Philly’s coronavirus response

Philly will now test everyone in its jails for the coronavirus

Up to now, only people showing symptoms have been tested — with 75% returning positive results.

The correctional complex on State Road in Philadelphia

The correctional complex on State Road in Philadelphia

Emma Lee / WHYY
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Philadelphia will begin coronavirus testing for the 3,800 people incarcerated in its four city jails, regardless of whether or not they have symptoms, officials announced Tuesday.

The city’s correctional facilities on State Road experienced an alarming outbreak in late March, which infected dozens within a matter of days — despite stringent lockdown conditions.

As of Tuesday, just three people residing at correctional facilities are currently considered positive for the virus. Nearly 200 have been infected to date. Until now, testing has been limited to people exhibiting symptoms. As Billy Penn reported in early May, 75% of all inmates tested in jails came back positive — an infection rate more than three times higher than the city’s population in general.

Advocates and health experts have said that the full scope of the spread in correctional facilities remains a mystery without wider testing.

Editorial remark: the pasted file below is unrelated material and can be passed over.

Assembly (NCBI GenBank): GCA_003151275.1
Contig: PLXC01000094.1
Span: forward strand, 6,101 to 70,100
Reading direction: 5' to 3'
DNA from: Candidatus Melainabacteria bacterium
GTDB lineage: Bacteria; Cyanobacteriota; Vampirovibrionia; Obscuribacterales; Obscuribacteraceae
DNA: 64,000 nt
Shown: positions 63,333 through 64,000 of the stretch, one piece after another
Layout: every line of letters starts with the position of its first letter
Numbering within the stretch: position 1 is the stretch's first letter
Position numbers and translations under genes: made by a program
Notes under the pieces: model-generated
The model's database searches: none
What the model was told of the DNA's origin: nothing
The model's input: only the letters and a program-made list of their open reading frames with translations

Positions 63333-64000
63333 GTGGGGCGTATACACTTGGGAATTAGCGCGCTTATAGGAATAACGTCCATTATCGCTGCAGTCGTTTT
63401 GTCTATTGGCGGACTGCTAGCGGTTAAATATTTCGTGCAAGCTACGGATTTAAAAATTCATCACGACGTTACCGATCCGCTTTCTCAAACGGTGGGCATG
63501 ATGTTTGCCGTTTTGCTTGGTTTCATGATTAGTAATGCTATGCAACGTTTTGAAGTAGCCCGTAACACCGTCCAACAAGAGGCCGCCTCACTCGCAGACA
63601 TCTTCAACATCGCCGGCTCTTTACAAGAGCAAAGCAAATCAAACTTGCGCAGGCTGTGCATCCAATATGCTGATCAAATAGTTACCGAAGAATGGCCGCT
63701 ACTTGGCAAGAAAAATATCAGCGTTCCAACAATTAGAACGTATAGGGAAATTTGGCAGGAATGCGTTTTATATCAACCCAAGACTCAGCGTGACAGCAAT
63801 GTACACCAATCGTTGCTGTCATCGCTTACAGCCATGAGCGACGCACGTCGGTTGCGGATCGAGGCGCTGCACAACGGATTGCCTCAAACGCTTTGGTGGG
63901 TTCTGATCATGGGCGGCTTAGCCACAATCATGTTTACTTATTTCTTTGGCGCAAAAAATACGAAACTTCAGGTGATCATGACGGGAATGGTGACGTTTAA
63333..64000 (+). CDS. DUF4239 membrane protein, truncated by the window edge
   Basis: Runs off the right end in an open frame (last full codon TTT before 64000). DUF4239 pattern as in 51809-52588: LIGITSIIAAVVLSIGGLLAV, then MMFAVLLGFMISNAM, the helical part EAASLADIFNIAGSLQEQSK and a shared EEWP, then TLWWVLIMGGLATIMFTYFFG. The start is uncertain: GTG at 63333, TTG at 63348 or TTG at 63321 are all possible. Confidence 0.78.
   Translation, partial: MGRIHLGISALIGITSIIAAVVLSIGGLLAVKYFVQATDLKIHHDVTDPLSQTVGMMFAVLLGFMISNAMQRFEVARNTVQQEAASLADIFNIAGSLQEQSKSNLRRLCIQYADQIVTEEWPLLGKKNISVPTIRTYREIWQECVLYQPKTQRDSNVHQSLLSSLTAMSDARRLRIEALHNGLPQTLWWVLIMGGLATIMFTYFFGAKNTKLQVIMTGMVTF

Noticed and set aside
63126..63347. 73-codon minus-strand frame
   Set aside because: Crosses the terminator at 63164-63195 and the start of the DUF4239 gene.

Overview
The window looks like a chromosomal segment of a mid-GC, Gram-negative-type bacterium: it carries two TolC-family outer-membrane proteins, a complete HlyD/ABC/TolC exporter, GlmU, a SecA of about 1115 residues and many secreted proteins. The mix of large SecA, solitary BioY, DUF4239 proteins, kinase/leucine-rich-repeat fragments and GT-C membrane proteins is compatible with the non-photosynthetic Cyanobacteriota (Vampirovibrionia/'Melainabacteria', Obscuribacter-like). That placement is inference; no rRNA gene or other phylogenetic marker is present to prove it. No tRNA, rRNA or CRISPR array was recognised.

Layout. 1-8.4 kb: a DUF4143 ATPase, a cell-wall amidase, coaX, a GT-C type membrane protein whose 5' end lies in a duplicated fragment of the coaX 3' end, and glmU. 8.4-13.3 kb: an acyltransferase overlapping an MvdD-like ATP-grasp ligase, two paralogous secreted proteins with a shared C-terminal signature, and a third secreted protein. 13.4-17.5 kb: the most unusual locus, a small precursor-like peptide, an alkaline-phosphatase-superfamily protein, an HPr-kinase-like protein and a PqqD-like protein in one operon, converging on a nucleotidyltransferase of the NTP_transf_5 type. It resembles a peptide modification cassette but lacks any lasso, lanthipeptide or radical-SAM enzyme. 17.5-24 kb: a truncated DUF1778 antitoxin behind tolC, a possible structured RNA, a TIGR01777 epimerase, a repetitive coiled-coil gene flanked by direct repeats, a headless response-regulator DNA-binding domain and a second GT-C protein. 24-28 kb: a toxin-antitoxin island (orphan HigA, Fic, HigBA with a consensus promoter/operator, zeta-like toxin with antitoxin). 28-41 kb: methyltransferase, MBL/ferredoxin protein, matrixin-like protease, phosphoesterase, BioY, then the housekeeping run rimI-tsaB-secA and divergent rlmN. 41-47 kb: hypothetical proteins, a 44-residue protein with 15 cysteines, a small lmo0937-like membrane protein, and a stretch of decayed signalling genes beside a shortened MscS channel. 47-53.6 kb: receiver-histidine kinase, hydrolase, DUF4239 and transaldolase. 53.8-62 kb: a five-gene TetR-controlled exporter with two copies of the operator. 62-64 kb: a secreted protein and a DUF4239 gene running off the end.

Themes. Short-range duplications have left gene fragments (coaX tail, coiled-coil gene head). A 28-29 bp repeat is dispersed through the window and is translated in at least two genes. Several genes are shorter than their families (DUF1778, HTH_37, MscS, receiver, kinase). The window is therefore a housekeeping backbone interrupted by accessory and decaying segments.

Now, that’s being rolled out.

Prison Commissioner Blanche Carney said the one-time universal testing will be rolled out Wednesday.

“It’ll take us about two weeks to test the whole population and we anticipate releasing the results [after that],” Carney said, mentioning early June as a target.

Universal testing has yielded alarming results in other close-quarter settings, including those in the Philadelphia region. In suburban Montgomery County, officials tested nearly 1,000 incarcerated people last month and found 177 carrying the virus. Only six of those people showed any symptoms.

After Montco’s results became public, Health Commissioner Dr. Tom Farley said he didn’t necessarily see a clear benefit to universal testing behind bars. Last week, however, the city health department broadened its recommendations for testing to include all people living in congregate care settings, including jails. 

“I think we’re going to learn with this, and this is an opportunity to see if we were missing a substantial number of cases that should have been isolated,” Farley said Tuesday.

The citywide total of around 20,000 positive cases is likely a massive undercount, he added. By how much remains unclear.  “I don’t know if it’s a third or a fifth — or more,” Farley said.

Citywide, Philadelphia currently tests about 1,500 people a day, Farley said. He hopes to get the number to 5,000 a day in the near future.

Want some more? Explore other Philly’s coronavirus response stories.

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